Saturday, October 5, 2013
What made Albert Einstein's brain so special?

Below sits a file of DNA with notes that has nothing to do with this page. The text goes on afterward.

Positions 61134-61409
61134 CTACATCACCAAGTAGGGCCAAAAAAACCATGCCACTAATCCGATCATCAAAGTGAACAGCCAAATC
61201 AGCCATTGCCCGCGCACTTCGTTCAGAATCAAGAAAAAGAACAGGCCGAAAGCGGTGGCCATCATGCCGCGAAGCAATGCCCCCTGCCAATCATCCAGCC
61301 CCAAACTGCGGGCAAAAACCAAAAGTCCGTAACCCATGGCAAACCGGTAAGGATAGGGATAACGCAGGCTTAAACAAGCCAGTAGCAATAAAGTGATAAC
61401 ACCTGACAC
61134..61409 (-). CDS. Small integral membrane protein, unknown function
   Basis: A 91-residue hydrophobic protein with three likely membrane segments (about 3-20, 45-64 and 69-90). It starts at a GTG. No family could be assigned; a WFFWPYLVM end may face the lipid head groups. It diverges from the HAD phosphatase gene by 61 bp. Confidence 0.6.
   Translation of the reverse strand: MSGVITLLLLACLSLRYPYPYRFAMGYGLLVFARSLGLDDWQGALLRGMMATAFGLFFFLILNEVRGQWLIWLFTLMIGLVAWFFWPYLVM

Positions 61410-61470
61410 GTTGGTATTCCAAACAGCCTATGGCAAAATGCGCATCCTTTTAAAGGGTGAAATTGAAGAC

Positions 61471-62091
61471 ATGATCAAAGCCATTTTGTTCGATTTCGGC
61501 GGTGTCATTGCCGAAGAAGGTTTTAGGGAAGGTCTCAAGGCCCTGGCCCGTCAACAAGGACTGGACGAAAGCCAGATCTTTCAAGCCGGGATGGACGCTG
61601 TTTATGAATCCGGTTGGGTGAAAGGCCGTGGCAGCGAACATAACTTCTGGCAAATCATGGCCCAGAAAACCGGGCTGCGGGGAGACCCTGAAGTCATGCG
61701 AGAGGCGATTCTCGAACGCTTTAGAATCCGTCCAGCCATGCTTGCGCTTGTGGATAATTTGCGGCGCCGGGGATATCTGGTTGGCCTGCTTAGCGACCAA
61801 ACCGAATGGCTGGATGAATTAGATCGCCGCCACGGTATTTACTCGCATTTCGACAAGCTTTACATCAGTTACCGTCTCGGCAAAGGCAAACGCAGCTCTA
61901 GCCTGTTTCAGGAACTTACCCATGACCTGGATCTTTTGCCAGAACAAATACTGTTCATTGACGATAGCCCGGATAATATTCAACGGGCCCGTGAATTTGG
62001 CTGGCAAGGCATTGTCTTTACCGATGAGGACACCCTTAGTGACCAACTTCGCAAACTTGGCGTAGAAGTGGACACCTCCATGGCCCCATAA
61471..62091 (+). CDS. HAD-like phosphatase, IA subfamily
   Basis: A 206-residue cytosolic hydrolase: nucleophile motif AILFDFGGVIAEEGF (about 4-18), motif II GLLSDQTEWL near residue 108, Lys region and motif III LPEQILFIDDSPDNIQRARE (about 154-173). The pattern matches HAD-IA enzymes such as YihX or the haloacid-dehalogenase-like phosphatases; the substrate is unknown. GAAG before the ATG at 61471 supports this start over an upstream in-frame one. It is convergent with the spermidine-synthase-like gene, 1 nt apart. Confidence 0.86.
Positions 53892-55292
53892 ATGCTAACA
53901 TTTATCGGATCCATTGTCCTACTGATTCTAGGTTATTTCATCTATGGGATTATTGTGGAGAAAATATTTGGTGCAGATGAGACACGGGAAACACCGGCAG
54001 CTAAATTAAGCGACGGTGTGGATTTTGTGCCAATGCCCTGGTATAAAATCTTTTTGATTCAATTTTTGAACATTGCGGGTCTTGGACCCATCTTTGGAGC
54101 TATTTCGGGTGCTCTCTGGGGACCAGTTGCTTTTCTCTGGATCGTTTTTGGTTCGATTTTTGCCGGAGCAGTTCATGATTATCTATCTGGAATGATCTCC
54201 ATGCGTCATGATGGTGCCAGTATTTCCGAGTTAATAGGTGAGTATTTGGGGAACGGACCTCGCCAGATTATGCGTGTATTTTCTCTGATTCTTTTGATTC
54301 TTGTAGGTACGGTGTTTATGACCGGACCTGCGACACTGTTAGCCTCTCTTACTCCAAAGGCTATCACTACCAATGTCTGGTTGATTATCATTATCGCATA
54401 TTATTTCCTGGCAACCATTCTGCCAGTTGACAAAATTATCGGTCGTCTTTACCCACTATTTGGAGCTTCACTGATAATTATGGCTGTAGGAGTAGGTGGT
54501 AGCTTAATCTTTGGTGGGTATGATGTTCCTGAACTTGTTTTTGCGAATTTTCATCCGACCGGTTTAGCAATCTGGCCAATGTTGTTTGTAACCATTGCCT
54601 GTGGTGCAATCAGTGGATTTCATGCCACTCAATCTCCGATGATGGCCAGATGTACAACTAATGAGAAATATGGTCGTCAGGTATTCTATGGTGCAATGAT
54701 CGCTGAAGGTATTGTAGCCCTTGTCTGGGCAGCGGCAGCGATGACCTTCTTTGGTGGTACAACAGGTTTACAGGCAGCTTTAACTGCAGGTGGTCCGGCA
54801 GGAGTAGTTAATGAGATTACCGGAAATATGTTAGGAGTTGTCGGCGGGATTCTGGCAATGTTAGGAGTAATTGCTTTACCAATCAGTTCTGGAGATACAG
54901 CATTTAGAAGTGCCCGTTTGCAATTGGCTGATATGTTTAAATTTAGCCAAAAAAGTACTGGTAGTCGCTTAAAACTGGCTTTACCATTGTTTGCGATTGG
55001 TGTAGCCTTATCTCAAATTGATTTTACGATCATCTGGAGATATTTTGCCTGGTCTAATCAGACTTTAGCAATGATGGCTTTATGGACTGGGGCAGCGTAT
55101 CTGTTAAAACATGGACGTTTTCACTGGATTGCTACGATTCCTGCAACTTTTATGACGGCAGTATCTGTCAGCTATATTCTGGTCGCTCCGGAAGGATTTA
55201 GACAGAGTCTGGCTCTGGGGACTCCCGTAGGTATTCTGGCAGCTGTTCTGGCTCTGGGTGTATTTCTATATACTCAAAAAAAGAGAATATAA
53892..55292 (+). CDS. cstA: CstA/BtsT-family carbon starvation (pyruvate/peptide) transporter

Weiwei Men of East China Normal University’s Department of Physics and his colleagues explained that the left and right hemispheres of the Jewish theoretical physicist’s brain were exceptionally well connected to one another. That connection could have played a vital role in his intelligence. “This study, more than any other to date, really gets at the ‘inside’ of Einstein’s brain. It provides new information that helps make sense of what is known about the surface of Einstein’s brain,” Florida State University (FSU) evolutionary anthropologist Dr. Dean Falk explained in a statement. The researchers developed a new technique to conduct their research, which they claim is the first to analyze Einstein’s corpus callosum (the largest bundle of fibers in the brain, and the part of the brain that that connects the two cerebral hemispheres and facilitates inter-hemispheric communication) in detail. Falk said that their method “should be of interest to other researchers who study the brain’s all-important internal connectivity.” According to FSU, the technique developed by Men’s team “measures and color-codes the varying thicknesses of subdivisions of the corpus callosum along its length, where nerves cross from one side of the brain to the other. These thicknesses indicate the number of nerves that cross and therefore how ‘connected’ the two sides of the brain are in particular regions, which facilitate different functions depending on where the fibers cross along the length.” This technique allowed the scientists to register and compare the measurements of Einstein’s brain with those of two existing samples, one belonging to 15 elderly men and the other from 52 men who were Einstein’s age in 1905. During that year, the then-26-year-old physicist published four articles that would be essential to the foundations of modern physics, and helped alter the scientific community’s views of space, time, mass and energy. Men started work analyzing Einstein’s corpus callosum by requesting high-resolution photographs of the two halves of the genius’s brain that had been published by Falk and other researchers in 2012. Their findings demonstrate that the man behind the general theory of relativity had more extensive connections between specific regions of his cerebral hemispheres than either the younger or older control groups.